Online exhibition at


The world’s paintings deserve to be seen in person.
But if you can’t make it to the lost world,
JURASSIC PAINT can be seen on this summer.
Jurassic Paint is the second online show brought to you by New Scenario. Shot in the
forest of Saurierpark, Kleinwelka, this group show combines two prehistoric yet
resilient species. Where as painting is a creative act of the imagination, the dinosaurs’
appearance emerges from fanciful and narrative processes of the human and
scientific mind. In this show paintings and dinosaurs share the same Lebensraum,
creating a new scenario.
Works on canvas and life size dinos.

Online exhibition at

Publishing date: June 11, 2015, 10pm

Participating artists:

Joshua Abelow
Iain Ball
Zoe Barcza
Paul Barsch
Tom Davis
Scott Gelber
Sayre Gomez
Ann Hirsch
Tilman Hornig
Martin Mannig
Jaakko Pallasvuo
Anselm Ruderisch

Written contributions
Johannes Thumfart, Hendrik Niefeld

Concept and curation
Paul Barsch & Tilman Hornig

Photos: Paul Barsch, Tilman Hornig
Code: Kay Schober, BTSA,
Dinos: Saurierpark, Kleinwelka,
Sound: Prokofjew´s Peter und der Wolf – JURASSIC PAINT Edit
Special Thanx: Kai Hügel, Martin Mannig, Burkhard Beschow, Anne Fellner, Nelly Pistorius




The last time I saw dinosaurs, I was taking my son to the playground in front of KW
in Berlin-Mitte. One of the kids played with dinosaurs in the sandbox. One of the
fathers asked: “Dinosaurs? Is that still a thing?”

I took a look at the plastic monsters that were lying in the sand. They looked the
same way the dinosaurs looked in my childhood. “When weren’t dinosaurs a thing?”,
I wondered and started googling. “Beginning in 1974 Invicta Plastics of Leicestershire,
England produced a line of twenty-three dinosaur toys in conjunction with The
British Museum of Natural History”, I learned.

The first dinosaurs produced were the Blue Whale, Plesiosaurus and Icthyosaurus
and Liopleurodon. All in hard monochrome plastic. They were an unexpected hit.
The Museum ordered more and more dinosaurs. Toy companies soon started
spitting out dinosaurs. Post-baby-boomers born in the Seventies were the first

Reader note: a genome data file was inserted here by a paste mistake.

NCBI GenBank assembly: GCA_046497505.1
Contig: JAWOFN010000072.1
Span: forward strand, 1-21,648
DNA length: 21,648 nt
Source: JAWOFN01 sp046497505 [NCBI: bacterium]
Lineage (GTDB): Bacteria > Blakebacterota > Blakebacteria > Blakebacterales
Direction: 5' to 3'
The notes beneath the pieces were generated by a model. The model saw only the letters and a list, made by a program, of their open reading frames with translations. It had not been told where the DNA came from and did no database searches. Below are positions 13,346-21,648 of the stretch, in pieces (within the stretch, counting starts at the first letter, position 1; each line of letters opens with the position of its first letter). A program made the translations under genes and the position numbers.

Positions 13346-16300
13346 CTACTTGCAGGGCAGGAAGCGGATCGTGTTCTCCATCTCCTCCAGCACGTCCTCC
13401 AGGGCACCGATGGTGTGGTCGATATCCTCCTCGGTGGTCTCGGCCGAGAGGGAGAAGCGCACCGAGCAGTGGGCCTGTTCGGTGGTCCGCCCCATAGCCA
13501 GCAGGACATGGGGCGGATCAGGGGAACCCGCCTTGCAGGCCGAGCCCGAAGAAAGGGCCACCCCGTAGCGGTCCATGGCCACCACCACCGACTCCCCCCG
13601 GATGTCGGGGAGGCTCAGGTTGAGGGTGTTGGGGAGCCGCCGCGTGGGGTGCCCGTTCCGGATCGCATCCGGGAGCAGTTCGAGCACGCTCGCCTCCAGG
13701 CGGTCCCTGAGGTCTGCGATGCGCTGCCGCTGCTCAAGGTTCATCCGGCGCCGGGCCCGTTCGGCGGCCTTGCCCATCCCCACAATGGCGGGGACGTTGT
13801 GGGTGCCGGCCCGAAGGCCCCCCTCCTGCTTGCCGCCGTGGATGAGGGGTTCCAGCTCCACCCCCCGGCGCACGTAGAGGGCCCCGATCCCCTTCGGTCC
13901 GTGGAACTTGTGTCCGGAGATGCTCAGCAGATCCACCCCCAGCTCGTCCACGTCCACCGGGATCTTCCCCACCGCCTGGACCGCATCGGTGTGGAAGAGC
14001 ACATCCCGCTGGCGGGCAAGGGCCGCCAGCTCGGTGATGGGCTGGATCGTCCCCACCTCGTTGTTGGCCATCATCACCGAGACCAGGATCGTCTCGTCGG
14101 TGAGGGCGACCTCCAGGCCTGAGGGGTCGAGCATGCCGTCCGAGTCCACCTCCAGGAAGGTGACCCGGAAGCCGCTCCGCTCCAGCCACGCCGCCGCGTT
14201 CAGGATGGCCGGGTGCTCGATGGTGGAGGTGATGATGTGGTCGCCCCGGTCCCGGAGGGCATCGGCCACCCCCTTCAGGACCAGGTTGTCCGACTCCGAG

generation to grow up with dinosaurs.

A strange idea, to give children, of all animals, dinosaurs to play with. Humans and
dinosaurs never roamed the earth at the same time. Yet dinosaurs are factual, they
are no dragons nor minotaurs, they are no chimeras.

Sitting there by the sandbox at KW, I remembered an interesting text that I have read
quite a while ago. Mundus subterraneus from 1664 by the strange Jesuit, Kabbalist,
and Alchemist Athanasius Kircher. Being pretty weird overall, Kircher made up the
theory that all creation happens in the earth’s core and unfolds, grows from the
inside to the surface of the earth. He assumed that fossils weren’t creatures from a
distant past, but yet unfinished creatures about to see the surface of the earth and to
come into existence one day.

We probably give dinosaurs to children, because we assume that their whole
existence is in a state of pre-human becoming. This is what’s so fascinating about
dinosaurs. They spell out the non-human, but also in a way non-animal possibilities
of DNA. They show a reality completely beyond our own, a reality that’s
nevertheless a scientific one. But never forget: all depictions concerning the color, the
behavior or anything else of dinosaurs other than their bones are essentially fiction.

By playing with dinosaurs as kids, we follow the path of evolution that leads us from
fossils to knights to spaceships and finally to adult stuff. When adults other than
paleontologists deal with dinosaurs, they deal with a radical non-human
unconscious that is located at the fringes of pop and science, fact and fiction, truth
and fantasy. There is a dinosaur, an unfinished species, in all of us.

by Johannes Thumfart



Cambrian Explosion

IBM Watson: Are you familiar with the term Cambrian Explosion?

Hendrik: Ich will Post Production. Frei sein von Zeit und Raum. How do I make
colors pop? How do I remove everything from a photo?

IBM Watson: In der Londoner National Gallery, im Saal mit Florentiner Malerei des
15. Jahrhunderts, befindet sich das Bild mit der Inventar-Nr. NG 915 „Mars und
Venus“ von Botticelli. Auf dem querformatigen Gemälde lagert ein elegant
gekleideter Mann auf einer Wiese. Er stützt sich mit dem linken Arm auf ein
rotseidenes Kissen, die rechte Hand ruht entspannt auf seinem Oberschenkel. Ihm
gegenüber liegt ausgestreckt eine nackte junge Frau in tiefem Schlaf. Ihre Lenden
sind von einem weißen Tuch nur lose bedeckt. Umgeben ist das Paar von
Satyrkindern, die mit den abgelegten Waffen der Frau und einem Muschelhorn

Hendrik: Wenn niemand hin schaut, schneide ich mit dem Teppichmesser ein kleines
Stück heraus. Nicht weil ich es hasse, sondern weil ich genauer hin sehen will. Es
geht ganz leicht. Die feine Klinge gleitet wie durch warme Butter.

IBM Watson: With no direct access things can become mythology.

Hendrik: Remember when I was on Remember how I spend my Linden
Dollars L$? Now domains are doomed. They say it’s chill to hate men.

IBM Watson: Think of a painting that is 56 million years in the making. It could
feature creatures with absolute credibility. Bringing this vision to life would require
an unparalleled level of special effects.

Hendrik: …

IBM Watson: Beton ebnet den Weg für Innovationen.

by Hendrik Niefeld




Untitled (Witch), Joshua Abelow
Shred IV, Zoe Barcza
O. K.’s Time Travels (Back to the Future), Paul Barsch
Ovid-Acteaon, Tom Davis
RothkoNetflix1, Scott Gelber
Thief Painting in Violet, Sayre Gomez
My Starving Public 1998, Ann Hirsch
Stop Aids redux, Tilman Hornig
Psycho, Martin Mannig
Amusement Park, Jaakko Pallasvuo
Voyager1, Anselm Ruderisch
(res) terbium series 3, Iain Ball